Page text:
Vanderbilt pain specialist lost brother to possible drug overdose, now helps others

Dr. Dan Lonergan, a pain specialist who also focuses on addiction, left, treats patient Jeff McCoy at his practice in Franklin, Tenn., Monday, June 5, 2017. Back pain still bothers McCoy; he spends a chunk of each day flat on his back to rest it. Suboxone helps a little, and he worries about not being able to find a doctor to prescribe it, if he or Longeran were to move away. Special training is required to prescribe that medicine in an office-setting instead of the kind of treatment clinics where methadone, another opioid recovery medicine, is prescribed. (AP Photo/David Goldman)

NASHVILLE, Tenn. (AP) – Dr. Dan Lonergan says relapse is the biggest risk for patients recovering from opioid addiction. The drugs work by attaching to chemical receptors in the brain and sending signals that block pain and create pleasurable feelings.

Repeated use can lead to drug tolerance, meaning increasingly high doses are needed to produce the same effect. In recovery, patients lose that tolerance so resuming the drugs can be fatal.

Addiction medicine — buprenorphine and methadone — act on the same drug receptors but produce much milder effects, along with reducing cravings and withdrawal symptoms.

As a pain specialist, Lonergan sometimes prescribes opioids to patients with no history of drug abuse. But for patients taking medicine for their addiction he won’t, no matter how strenuous their pleas.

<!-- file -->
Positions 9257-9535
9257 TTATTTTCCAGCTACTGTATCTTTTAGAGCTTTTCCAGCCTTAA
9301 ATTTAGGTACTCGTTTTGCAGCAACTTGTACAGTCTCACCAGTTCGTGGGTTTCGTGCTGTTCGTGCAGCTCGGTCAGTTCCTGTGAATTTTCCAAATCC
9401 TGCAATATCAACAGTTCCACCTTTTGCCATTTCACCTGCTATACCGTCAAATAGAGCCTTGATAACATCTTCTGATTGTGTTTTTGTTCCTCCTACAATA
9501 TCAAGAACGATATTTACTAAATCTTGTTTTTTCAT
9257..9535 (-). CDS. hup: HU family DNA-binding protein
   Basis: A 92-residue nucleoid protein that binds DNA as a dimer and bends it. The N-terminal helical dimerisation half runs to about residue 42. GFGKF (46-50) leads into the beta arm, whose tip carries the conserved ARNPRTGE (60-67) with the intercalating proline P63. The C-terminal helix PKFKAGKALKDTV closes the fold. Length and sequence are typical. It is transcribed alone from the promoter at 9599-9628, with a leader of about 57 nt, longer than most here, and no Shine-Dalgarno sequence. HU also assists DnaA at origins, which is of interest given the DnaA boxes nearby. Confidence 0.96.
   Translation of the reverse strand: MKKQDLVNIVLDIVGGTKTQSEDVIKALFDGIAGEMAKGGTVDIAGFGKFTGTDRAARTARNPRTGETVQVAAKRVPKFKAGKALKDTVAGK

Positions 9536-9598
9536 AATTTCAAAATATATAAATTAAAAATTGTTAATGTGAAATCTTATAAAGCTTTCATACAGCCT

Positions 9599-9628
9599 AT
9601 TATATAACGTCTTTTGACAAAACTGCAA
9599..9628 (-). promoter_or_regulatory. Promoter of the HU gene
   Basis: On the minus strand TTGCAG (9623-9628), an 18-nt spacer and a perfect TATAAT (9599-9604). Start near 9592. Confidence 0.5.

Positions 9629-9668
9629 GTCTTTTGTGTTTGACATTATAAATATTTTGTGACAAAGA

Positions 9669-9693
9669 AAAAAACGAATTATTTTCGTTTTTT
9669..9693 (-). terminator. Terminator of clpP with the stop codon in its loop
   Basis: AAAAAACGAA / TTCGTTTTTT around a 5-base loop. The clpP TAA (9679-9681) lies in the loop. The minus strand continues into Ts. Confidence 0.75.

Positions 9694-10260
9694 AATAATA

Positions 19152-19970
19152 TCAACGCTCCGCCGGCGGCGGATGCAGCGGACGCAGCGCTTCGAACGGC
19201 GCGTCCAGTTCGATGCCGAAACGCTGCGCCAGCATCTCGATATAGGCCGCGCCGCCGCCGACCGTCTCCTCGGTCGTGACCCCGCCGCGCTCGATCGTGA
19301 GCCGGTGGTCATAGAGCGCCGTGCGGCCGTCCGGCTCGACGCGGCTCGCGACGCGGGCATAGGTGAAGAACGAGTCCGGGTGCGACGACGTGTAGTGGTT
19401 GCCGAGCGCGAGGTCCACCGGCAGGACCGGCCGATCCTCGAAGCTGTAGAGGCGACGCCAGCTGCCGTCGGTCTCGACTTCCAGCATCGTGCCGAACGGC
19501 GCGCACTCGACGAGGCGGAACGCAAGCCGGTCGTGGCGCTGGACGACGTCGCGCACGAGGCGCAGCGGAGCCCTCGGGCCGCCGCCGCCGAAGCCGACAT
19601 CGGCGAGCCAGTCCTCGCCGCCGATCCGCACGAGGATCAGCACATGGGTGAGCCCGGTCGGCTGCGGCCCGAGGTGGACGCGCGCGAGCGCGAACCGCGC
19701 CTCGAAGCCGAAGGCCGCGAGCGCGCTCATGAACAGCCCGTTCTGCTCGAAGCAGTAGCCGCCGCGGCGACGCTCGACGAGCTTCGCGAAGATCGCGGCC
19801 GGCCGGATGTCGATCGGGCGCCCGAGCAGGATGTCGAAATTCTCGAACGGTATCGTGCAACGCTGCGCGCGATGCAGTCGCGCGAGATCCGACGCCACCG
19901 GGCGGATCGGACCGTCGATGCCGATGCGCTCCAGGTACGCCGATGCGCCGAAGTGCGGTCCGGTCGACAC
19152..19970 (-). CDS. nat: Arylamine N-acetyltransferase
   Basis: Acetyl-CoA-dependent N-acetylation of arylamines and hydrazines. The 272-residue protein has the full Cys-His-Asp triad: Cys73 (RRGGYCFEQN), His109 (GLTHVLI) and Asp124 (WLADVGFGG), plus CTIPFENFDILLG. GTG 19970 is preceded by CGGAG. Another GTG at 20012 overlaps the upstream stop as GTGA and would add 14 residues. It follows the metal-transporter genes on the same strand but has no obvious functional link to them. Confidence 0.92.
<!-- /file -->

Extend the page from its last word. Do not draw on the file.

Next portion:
“Every day in my practice there are conflicts like that,” Lonergan said.

His double focus on pain and addiction is personal. When he was a second-year medical student, Lonergan got an early morning phone call from his distraught father with the news that his older brother was found dead on the couch.

The young man used powerful painkillers for severe headaches and other medical problems, and his death was considered a possible accidental overdose.

“There may be some therapy for me in treating patients with addiction, but you never recover from the loss,” Lonergan said softly. “There’s still a hole there that will never be filled.”

Lonergan says the opioid crisis is compounded by not enough specialists trained to treat it and a persistent stigma, especially in Bible Belt states like Tennessee. He says patients’ families can sabotage their recovery efforts by telling them church, not medicine, is the answer.

Many of Lonergan’s patients are on addiction medication long term, though some can be weaned off. What he has found though, is that most need other addiction fighting tools, too — counseling, group meetings, social support, learning to manage life’s problems “in more old-fashioned ways,” he said.

Even with all that, he said, “there’s still a lot within the patient that has to come from the heart.”